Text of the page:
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    The Bucks Start Here

    Financial aid pros tell you how to get started on your search.

    Interview by Martin Cockroft

    Our Panel of Pros

    Greg Bruner, Assistant Financial Aid Director
    Olivet Nazarene University--Kankakee, Illinois
    Jim Long, Director of Financial Aid
    Calvary Bible College--Kansas City, Missouri
    Mari Notley, Director of Financial Aid
    Dallas Baptist University--Dallas, Texas

    Got questions about paying for college? We asked these experts to help us understand the confusing world of financial aid, and here's what they had to say.

    Let's say I'm in high school and I want to go to a Christian college. When do my parents and I need to start thinking about financial aid?
    Financial Aid and Scholarships Jim: If you're a freshman in high school, get started. Go in and talk with your high school guidance counselor. Later, be sure to let schools know you're interested. Junior year, or even earlier, call up the schools you're considering and say, "I'm thinking about going to your school. Tell me about the types of aid you have and when I need to apply."

    Mari: Start planning immediately. Look at the present costs of a college education, and find an estimate on what the cost might be in a few years. Then plan out your whole education. Most students and families only look at the one-year costs, instead of a four- or five-year figure. Look for ways to manage your money.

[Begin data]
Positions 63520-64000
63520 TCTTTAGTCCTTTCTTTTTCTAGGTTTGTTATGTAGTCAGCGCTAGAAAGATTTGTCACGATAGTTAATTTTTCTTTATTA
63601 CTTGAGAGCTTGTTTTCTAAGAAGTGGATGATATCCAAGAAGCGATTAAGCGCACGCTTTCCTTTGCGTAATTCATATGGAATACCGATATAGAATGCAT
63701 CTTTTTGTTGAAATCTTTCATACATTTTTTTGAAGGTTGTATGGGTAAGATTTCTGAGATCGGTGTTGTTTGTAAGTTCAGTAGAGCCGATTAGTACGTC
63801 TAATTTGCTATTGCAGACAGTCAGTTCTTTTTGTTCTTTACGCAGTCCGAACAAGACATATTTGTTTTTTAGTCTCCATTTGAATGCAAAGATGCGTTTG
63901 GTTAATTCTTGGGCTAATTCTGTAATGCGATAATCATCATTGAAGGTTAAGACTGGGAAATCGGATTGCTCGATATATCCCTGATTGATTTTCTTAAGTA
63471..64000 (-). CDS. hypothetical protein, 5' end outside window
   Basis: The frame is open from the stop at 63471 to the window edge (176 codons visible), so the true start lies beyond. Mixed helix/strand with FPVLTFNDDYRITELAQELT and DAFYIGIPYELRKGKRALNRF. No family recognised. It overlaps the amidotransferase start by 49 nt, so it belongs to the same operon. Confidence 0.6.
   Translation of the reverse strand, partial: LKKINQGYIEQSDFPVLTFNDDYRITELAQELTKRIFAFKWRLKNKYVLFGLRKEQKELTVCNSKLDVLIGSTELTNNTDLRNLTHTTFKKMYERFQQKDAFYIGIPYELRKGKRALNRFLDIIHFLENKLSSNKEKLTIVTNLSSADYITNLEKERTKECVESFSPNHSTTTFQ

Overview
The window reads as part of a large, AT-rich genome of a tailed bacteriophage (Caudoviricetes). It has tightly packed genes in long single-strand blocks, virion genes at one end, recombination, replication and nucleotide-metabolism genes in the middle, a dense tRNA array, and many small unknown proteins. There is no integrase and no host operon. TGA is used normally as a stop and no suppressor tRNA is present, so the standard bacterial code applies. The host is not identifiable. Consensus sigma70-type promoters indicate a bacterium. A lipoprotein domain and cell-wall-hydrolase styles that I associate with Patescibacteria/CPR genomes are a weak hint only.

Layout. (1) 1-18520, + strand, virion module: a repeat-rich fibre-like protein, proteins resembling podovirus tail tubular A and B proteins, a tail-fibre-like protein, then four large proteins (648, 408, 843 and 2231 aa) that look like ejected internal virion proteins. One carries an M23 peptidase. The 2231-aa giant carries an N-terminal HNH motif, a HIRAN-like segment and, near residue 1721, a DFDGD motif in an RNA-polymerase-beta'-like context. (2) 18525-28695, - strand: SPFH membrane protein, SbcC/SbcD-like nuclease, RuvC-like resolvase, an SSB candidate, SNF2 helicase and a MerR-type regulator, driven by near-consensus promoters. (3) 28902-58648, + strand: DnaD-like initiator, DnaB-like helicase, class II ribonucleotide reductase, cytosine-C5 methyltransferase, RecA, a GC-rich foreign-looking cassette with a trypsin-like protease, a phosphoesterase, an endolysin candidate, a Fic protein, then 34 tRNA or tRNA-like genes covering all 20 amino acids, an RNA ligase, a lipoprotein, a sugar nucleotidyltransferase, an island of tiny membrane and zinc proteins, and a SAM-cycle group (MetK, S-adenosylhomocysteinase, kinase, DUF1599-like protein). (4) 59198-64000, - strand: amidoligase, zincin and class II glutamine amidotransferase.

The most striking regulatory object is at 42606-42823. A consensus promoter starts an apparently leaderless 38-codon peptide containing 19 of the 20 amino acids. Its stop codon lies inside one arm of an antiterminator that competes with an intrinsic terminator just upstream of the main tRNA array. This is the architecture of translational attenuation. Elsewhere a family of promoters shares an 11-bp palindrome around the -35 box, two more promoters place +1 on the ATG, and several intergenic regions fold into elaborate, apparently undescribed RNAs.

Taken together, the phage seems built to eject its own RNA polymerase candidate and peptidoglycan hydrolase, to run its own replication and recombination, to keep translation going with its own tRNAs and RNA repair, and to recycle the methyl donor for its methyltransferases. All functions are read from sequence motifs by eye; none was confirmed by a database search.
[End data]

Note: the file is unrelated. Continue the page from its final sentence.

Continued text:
As early as freshman year in high school, students should get involved in activities that will help them earn scholarships. Yes, academics are very important. But develop leadership or athletic skills and be proactive about community service.
    Greg: Junior year is when you really start picking up steam. A lot of students looking at Olivet even apply then. It's not a complete application--obviously we don't have transcripts at that time--but it gets them into the system and on our mailing list. And the quicker you get into the system, the better shot you have at the school's limited funds.
    As early as the summer before your senior year, we like to have you come to campus. Sit down with us, and we'll plug in some numbers, just to see what kind of financial aid you might expect.

    What happens in an initial meeting with a financial aid officer?

    Greg: I'll explain the aid process to the student and parents and give them some general dates: "This is when you're going to get your federal packet in the mail. You can't fill it out until January 1, but here's when we'd like to see it back. This is our priority deadline, so all financial aid forms need to be in by then to get everything you're eligible for." Then, I basically just answer questions about the process. That's a big part of the meeting.
    You mentioned a "priority deadline." Do all schools have one? What exactly has to be in by that date?
    Greg: Almost every school has some sort of priority deadline, because funds run out. Each school gets a certain amount of money to divide up. And we just can't make those dollars last.
    Mari: You want to get the Free Application for Federal Student Aid in by the priority deadline. But most private schools also have an institutional application. And some require you to submit that by the deadline, too.

    Tell me more about the Free Application for Federal Student Aid.


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